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They knew the vaxx damage the immune system - Study

 
 
JB70
 
Fri 29 Apr, 2022 03:07 am
Disgusting evil people.

"Moderna Knew Vaccinated People Will Never Acquire Proper Immunity After Breakthrough Infections"

https://igorchudov.substack.com/p/moderna-knew-vaccinated-people-will?s=r
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Type: Discussion • Score: 4 • Views: 978 • Replies: 52
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hightor
 
  4  
Fri 29 Apr, 2022 03:43 am
@JB70,
This Igor Chudov guy thinks that omicron was a man-made strain of the virus – I suspect he's a crackpot. Real medical research isn't carried on in paid newsletters like substack. I think he's just angling for donations.


izzythepush
 
  3  
Fri 29 Apr, 2022 03:45 am
@JB70,
JB70 wrote:

Disgusting evil people.


That should be your tagline.
0 Replies
 
JB70
 
  -4  
Fri 29 Apr, 2022 03:46 am
@hightor,
It looks like the statistics may support the theory that there is damage to the immune system.

https://twitter.com/EthicalSkeptic/status/1516987975518851076?cxt=HHwWiMC4ldihto0qAAAA
JB70
 
  -4  
Fri 29 Apr, 2022 05:06 am
"Assuming two doses of moderna at 25 micrograms has a net benefit to the now upwards of 70 % of children with positive sero prevalence is bizarre. The right answer is uncertainty."

https://twitter.com/VPrasadMDMPH/status/1519831584844615681?ref_src=twsrc%5Etfw%7Ctwcamp%5Etweetembed%7Ctwterm%5E1519831584844615681%7Ctwgr%5E%7Ctwcon%5Es1_&ref_url=
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hightor
 
  4  
Fri 29 Apr, 2022 05:16 am
@JB70,
Quote:
It looks like the statistics may support the theory that there is damage to the immune system.

And they may not. I think I'd wait until this conclusion is established through extensive testing rather than jumping to conclusions based on a comment on a social media platform. The author, posting under a pseudonym, is also a climate skeptic.
JB70
 
  -4  
Fri 29 Apr, 2022 05:45 am
@hightor,
There are no long term safety studies. You don´t need to know more than that to stay away.

And this study is not that difficult to understand on a basic level.
So why are you more interested in the people than what the research shows?



hightor
 
  4  
Fri 29 Apr, 2022 06:50 am
@JB70,
Quote:
So why are you more interested in the people than what the research shows?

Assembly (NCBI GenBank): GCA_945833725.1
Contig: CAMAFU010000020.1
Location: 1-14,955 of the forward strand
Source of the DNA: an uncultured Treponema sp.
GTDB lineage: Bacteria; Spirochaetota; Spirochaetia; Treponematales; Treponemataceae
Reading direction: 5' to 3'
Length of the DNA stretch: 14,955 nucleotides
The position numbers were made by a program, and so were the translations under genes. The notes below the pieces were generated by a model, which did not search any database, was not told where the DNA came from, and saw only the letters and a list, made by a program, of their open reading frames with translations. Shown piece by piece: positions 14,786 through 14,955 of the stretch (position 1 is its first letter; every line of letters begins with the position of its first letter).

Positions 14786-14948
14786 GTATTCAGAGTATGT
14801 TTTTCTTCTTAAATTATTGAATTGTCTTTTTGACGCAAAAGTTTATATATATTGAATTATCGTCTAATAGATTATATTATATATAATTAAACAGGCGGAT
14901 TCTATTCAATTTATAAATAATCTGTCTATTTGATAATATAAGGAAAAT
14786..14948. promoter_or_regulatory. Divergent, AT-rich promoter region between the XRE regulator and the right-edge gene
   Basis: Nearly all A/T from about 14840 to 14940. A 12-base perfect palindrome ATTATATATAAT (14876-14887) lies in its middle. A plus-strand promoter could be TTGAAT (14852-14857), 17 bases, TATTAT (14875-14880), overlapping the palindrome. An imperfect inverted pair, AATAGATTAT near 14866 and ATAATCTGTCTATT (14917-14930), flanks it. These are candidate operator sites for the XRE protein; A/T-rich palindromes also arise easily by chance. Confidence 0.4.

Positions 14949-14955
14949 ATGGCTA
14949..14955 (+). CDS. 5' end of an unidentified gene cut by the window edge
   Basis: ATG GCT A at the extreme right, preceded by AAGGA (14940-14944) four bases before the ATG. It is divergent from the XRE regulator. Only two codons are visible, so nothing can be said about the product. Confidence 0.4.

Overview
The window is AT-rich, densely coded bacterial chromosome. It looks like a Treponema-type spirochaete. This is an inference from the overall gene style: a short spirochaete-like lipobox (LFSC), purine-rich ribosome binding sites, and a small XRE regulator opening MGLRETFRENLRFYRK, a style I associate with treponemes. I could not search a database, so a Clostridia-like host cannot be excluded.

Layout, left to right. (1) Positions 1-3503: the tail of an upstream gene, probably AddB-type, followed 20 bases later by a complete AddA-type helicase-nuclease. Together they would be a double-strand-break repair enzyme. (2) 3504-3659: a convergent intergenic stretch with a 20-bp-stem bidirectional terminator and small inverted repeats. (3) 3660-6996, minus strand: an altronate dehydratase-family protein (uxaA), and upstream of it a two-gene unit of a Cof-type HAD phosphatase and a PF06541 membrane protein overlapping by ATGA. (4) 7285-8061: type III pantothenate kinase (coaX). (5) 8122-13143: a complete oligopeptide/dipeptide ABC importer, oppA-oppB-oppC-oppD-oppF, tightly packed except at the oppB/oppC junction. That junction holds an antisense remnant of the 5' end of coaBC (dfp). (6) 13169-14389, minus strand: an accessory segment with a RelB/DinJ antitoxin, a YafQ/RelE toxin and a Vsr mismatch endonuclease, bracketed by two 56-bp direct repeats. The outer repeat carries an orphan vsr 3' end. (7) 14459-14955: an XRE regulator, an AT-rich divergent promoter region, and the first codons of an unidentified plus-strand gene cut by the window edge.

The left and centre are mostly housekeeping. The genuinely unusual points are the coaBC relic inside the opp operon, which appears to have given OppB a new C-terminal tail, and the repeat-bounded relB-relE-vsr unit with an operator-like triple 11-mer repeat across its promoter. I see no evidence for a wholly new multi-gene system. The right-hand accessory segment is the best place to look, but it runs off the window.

Because I don't have any experience in medical research but have seen lots of people make fraudulent claims and spread malicious lies online. In addition, I've noticed a characteristic online phenomenon where people who are not experts raise doubts about explanations of events in the news and attempt to undermine their widespread acceptance. They can avail themselves of the wide range of specious material and outright misinformation all slickly presented as the result of "legitimate research". We all saw this with regard to the destruction of the World Trade Center by crazed Islamists and all the "alternative facts" which were rolled out in what became practically a cottage industry.

It's very possible that the mRNA vaccines are not perfect. But that doesn't mean that they're part of a plot to make everyone sick. Or that the global recession was planned. Or that there's some underlying grand design run by a clandestine network of overlords. Or any of a host of other things that have no connection to each other than having happened within a certain period of time.
bobsal u1553115
 
  3  
Fri 29 Apr, 2022 07:06 am
@JB70,
What a load of horse ****.

Not enough time time to know if it's good, but plenty of time to know otherwise. What ******* total nonsense.

Tell me about how long the studies were for horse de-wormer and chloroquine and hydroxychloroquine.

I hope you ate your share and mine, you disgusting evil person.
JB70
 
  -4  
Fri 29 Apr, 2022 07:13 am
@hightor,
Sure of course it does not have to be a conspiracy.

It could be a misstake. Scientists make misstakes all the time.

izzythepush
 
  4  
Fri 29 Apr, 2022 07:16 am
@JB70,
It is a conspiracy.

You are part of the conspiracy that conspires against public health by spreading LIES and disinformation.